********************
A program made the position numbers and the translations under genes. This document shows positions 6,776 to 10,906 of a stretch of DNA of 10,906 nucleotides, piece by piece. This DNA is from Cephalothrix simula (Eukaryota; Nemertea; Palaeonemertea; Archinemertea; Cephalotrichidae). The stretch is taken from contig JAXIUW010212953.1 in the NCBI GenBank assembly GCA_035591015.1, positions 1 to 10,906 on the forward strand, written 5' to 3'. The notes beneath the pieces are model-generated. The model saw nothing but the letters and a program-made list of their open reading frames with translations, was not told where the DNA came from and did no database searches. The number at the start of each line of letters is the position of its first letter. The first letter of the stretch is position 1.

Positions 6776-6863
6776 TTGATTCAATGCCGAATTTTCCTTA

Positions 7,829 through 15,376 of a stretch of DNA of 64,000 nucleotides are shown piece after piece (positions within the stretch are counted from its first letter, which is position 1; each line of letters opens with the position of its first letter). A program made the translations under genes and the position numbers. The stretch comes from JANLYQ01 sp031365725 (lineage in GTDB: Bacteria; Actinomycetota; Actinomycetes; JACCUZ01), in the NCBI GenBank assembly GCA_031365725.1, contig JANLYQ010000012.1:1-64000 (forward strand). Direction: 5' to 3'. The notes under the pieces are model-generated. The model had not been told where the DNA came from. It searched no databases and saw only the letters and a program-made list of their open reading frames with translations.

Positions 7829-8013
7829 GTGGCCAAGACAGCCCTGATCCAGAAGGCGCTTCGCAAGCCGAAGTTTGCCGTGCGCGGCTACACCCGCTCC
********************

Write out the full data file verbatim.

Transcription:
A program made the position numbers and the translations under genes. This document shows positions 6,776 to 10,906 of a stretch of DNA of 10,906 nucleotides, piece by piece. This DNA is from Cephalothrix simula (Eukaryota; Nemertea; Palaeonemertea; Archinemertea; Cephalotrichidae). The stretch is taken from contig JAXIUW010212953.1 in the NCBI GenBank assembly GCA_035591015.1, positions 1 to 10,906 on the forward strand, written 5' to 3'. The notes beneath the pieces are model-generated. The model saw nothing but the letters and a program-made list of their open reading frames with translations, was not told where the DNA came from and did no database searches. The number at the start of each line of letters is the position of its first letter. The first letter of the stretch is position 1.

Positions 6776-6863
6776 TTGATTCAATGCCGAATTTTCCTTA

Positions 7,829 through 15,376 of a stretch of DNA of 64,000 nucleotides are shown piece after piece (positions within the stretch are counted from its first letter, which is position 1; each line of letters opens with the position of its first letter). A program made the translations under genes and the position numbers. The stretch comes from JANLYQ01 sp031365725 (lineage in GTDB: Bacteria; Actinomycetota; Actinomycetes; JACCUZ01), in the NCBI GenBank assembly GCA_031365725.1, contig JANLYQ010000012.1:1-64000 (forward strand). Direction: 5' to 3'. The notes under the pieces are model-generated. The model had not been told where the DNA came from. It searched no databases and saw only the letters and a program-made list of their open reading frames with translations.

Positions 7829-8013
7829 GTGGCCAAGACAGCCCTGATCCAGAAGGCGCTTCGCAAGCCGAAGTTTGCCGTGCGCGGCTACACCCGCTCC